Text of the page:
United States trade representatives are in talks to revamp the North American Free Trade Agreement (NAFTA) with Canada and Mexico. The first round of talks on the three-nation pact will continue through August 20.

The current administration has called NAFTA "the worst trade deal maybe ever signed anywhere, but certainly ever signed in this country."

What is at stake?

Nearly 14 million U.S. jobs depend on trade with Canada and Mexico. More than $1 billion of commerce crosses the northern and southern borders of the U.S. daily, according to the U.S. Chamber of Commerce.

The original goal of NAFTA, implemented in 1994, was to eliminate barriers to trade and investment between the U.S., Canada and Mexico. The agreement affected U.S. and more than one-third of U.S. exports to Mexico.

To note: The U.S. trade deficit with Mexico was $63 billion last year, and it has grown considerably since NAFTA went into effect in 1994. The U.S. did not have a deficit with Canada last year.

One of the biggest provisions included in NAFTA involves limitations on import and exports. According to the current administration, the ultimate goal of a new trade agreement is to increase the number of American factory jobs. One possible way to do that is to force companies to produce more parts in the U.S.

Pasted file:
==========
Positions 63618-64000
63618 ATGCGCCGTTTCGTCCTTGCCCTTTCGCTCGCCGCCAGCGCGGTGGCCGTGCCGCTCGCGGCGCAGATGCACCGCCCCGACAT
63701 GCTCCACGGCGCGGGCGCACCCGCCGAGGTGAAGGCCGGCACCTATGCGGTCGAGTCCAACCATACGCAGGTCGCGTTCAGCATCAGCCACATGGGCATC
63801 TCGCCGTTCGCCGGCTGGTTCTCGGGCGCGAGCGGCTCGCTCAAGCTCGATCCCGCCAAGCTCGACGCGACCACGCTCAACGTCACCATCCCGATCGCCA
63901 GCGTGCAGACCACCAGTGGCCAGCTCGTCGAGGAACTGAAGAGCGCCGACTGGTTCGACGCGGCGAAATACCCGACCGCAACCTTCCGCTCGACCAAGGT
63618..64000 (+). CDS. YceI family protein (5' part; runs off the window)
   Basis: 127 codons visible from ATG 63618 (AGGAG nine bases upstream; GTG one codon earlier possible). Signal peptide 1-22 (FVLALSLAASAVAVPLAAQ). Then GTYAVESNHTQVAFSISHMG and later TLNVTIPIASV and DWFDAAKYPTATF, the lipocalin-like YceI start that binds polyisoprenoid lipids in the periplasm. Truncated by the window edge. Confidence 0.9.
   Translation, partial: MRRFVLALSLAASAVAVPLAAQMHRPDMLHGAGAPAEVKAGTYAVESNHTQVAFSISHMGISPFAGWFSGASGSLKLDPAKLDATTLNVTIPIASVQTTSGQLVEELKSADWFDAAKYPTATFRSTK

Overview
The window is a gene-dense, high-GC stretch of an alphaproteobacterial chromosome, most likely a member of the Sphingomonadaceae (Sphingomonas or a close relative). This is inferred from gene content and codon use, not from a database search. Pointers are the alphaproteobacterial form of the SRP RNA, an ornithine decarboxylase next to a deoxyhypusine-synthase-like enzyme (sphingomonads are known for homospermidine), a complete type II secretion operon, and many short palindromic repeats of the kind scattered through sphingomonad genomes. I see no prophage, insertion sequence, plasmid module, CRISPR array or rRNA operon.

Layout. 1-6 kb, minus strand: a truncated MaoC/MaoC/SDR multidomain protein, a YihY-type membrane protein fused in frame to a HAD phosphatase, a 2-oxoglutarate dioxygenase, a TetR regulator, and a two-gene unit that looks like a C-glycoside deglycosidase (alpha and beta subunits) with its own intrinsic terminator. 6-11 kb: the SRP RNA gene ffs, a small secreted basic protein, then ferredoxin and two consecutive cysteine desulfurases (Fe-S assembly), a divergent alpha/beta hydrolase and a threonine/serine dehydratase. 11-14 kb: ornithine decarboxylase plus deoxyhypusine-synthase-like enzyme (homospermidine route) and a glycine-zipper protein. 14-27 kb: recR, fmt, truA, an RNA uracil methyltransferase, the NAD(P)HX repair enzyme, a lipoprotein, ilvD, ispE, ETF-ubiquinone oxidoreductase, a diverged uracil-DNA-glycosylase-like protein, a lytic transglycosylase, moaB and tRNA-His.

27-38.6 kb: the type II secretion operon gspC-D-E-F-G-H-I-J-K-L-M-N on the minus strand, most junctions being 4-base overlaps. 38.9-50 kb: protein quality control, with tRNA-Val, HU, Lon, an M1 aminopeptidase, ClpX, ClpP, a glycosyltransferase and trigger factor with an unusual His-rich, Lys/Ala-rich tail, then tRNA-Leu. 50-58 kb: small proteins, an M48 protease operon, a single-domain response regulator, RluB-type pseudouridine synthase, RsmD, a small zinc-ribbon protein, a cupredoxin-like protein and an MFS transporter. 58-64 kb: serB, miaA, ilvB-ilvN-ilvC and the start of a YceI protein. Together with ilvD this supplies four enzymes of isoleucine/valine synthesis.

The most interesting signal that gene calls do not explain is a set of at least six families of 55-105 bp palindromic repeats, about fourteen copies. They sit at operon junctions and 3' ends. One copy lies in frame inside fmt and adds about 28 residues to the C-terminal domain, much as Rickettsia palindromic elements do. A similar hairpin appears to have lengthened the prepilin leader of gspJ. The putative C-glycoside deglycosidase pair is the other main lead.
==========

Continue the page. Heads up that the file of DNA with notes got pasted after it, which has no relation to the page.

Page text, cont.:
Will Rules of Origin Change?

One of the key points in NATA talks is Rules of Origin (RO)--meaning a certain percentage of parts in a product, such as a car, have to originate from North America.

For example, 62 percent of the parts in a car sold in Mexico, Canada or the U.S. must come from there. The new administration has hinted it could raise that percentage and that it plans to strictly enforce the standards for RO.

Trade experts caution that forcing more parts to be made in America could mean car prices go up.


Considering solutions to change

Leaders that develop strategic options and hedges for a variety of future scenarios navigate better when new developments unfold. These could include expanding procurement options or increasing volume sourced from competitive local suppliers. Companies could go even further by expanding production capacity or switching suppliers from foreign- to U.S.-based companies, according to Harvard Business Review.

Using technology to plan, prepare, and then manage

As the leading provider of a comprehensive suite of global trade management products, Integration Point is helping companies of all sizes to not only stay ahead of a rapidly changing landscape but to also manage impacted programs once existing rules and regulations are updated.

Starting with our Global Trade Content offering that helps shippers stay up-to-date with regulatory agencies in more than 200 countries and territories. From there, Integration Point analytical tools allow importers to analyze the impact of duties, compliance, and supply chains before sourcing decisions are made. In addition, these tools also increase compliance awareness earlier in the sourcing decision process.

For free trade agreements such as NAFTA, the Integration Point Free Trade Agreement (FTA) Management solution, which automates the FTA life cycle, includes “what-if” analysis on Bills of Materials to determine if a change in eligibility results once revisions to rules of origin are finalized.

Last, but not least, data analysis solutions such as Global Trade Visibility, which deliver visibility into trading patterns across trade lanes. With this level of visibility, companies are then able to make more informed changes to sourcing locations and supply chain design.


Sources: Harvard Business Review, CNN